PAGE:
Image by StartupStockPhotos
Narrated by Marie T. Russell
2020 may be behind us, but unfortunately, the U.S. COVID-19 outbreak continues to set records with devastating results. While those with milder cases may recover at home within a few days, experts say those who must be hospitalized experience an average stay of about two weeks, with some needing extra recovery time in a long-term care facility. The virus is also now the leading cause of death in the U.S. And the loss can leave family members scrambling to understand their loved ones' last wishes, locate important documents, and settle their affairs.
Whether it's COVID-19 or a car accident, we all run the risk of having to rely on someone else to manage our households or access our important estate documents. This year, resolve to be prepared — by creating a financial "scrapbook" for your loved ones.
What is a Financial Scrapbook?
A financial scrapbook is a "how-to" guide and information source that enables a family member or friend to assist you in an emergency or at the end of your life. A financial scrapbook is not a will or an estate document, although it could include that information. Rather, it's a resource that can be used to operate your household, manage children and pets, pause or close accounts, and notify friends and extended family members about your situation.
Your scrapbook could include not only important documents and account numbers, but also your personal directions. Some suggestions include:
- What bills must be paid each month (such as mortgage and homeowner association payments, utilities, cable, telephone and internet, credit cards, etc.) with account numbers and company contact information
- Ongoing ancillary household services, with phone numbers and contact names (for grocery delivery, housecleaning, pest control, yard care, etc.)
- Information about your children's needs, including a list and contact information for schools, extracurricular activities, pediatricians and medical specialists, and an outline of their daily routines
- Pet care directions and veterinary information
- A copy of your financial plan, with a list of savings and investment accounts, along with statements for each account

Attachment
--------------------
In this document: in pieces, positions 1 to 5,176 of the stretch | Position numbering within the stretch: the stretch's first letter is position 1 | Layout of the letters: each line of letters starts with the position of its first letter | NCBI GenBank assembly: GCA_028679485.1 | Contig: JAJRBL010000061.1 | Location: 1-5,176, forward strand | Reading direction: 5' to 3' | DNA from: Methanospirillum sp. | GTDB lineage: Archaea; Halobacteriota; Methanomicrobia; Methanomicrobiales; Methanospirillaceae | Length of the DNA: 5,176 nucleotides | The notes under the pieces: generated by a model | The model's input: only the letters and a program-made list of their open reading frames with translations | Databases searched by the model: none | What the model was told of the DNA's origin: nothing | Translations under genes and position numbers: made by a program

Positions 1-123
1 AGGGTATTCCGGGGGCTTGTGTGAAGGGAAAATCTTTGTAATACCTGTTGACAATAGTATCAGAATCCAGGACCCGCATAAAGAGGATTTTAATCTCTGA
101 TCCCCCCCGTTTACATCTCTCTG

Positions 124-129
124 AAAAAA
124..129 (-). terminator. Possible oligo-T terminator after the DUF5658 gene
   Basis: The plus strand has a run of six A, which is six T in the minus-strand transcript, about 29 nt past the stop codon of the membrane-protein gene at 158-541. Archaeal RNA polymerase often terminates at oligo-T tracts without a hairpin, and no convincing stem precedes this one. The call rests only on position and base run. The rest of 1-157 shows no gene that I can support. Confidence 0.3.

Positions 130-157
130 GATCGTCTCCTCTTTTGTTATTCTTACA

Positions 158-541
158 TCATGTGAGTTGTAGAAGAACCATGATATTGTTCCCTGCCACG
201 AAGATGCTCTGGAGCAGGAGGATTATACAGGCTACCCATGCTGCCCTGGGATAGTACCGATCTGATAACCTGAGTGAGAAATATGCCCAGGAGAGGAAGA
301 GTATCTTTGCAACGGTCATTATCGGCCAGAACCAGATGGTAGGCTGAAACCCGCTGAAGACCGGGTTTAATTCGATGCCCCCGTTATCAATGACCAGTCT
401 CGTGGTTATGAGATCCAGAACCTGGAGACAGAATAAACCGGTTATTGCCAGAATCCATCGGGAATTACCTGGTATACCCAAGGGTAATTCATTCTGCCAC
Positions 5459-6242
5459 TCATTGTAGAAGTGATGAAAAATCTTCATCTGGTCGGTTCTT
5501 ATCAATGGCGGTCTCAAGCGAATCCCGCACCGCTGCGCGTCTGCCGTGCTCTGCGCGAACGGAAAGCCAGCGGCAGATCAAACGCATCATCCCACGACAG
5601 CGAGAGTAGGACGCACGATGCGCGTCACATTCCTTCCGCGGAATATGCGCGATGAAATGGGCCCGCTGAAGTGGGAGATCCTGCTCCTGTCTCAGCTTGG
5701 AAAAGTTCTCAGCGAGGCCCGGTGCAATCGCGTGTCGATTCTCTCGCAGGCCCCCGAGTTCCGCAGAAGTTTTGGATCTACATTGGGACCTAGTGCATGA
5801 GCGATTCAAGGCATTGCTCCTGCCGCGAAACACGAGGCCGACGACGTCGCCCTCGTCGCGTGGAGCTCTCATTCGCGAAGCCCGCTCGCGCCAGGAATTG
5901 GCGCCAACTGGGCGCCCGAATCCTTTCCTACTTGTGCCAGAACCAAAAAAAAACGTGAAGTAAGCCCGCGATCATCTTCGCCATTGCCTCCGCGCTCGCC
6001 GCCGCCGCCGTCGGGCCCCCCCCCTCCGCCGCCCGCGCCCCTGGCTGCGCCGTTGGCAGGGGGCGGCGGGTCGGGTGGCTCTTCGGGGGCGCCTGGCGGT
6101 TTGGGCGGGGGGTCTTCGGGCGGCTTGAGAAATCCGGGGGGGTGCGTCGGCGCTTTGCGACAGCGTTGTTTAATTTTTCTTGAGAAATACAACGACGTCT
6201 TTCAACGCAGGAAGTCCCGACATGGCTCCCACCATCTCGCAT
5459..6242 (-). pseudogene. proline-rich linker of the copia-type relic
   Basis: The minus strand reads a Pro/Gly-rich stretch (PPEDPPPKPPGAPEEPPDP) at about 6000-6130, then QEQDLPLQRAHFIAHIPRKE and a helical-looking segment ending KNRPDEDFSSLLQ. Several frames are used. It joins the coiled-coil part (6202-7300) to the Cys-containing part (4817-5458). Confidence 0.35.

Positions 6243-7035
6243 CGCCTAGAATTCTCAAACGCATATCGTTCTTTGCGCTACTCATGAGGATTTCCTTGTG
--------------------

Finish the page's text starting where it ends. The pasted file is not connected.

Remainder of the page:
- Important documents, such as birth certificates, marriage licenses, divorce decrees, car titles, property deeds, wills, passports, medical directives, burial plots, etc.
- Insurance documents with account information (auto, life, health, umbrella, etc.)
- Tax returns for the past three to five years
- Login information for all online accounts, including social media
- Instructions on whom to contact and how in the event of your death (this should include family members, friends, attorneys, insurance agents, funeral homes, government agencies like the Social Security Administration – even your holiday card list!)
As you create your financial scrapbook, make notes as to how often its contents need to be updated, and schedule time on your calendar for regular reviews of your information. You don't want to go to the trouble of getting organized, only to have the information be dated when you need it.
Make It Personal
How you organize your financial scrapbook is entirely up to you, whether it's by topic, such as home, auto, children and pets, or according to those aspects of your life and household that need attention on a daily, weekly or monthly basis.
If you have designated a specific friend or family member to access your financial scrapbook, you can also personalize it with pictures or a legacy letter in the event of your death. You could even invite your friend or family member to join you in creating your scrapbook, or work with an elderly parent to create theirs. In the process, you may learn more your family history!
Protect Your Information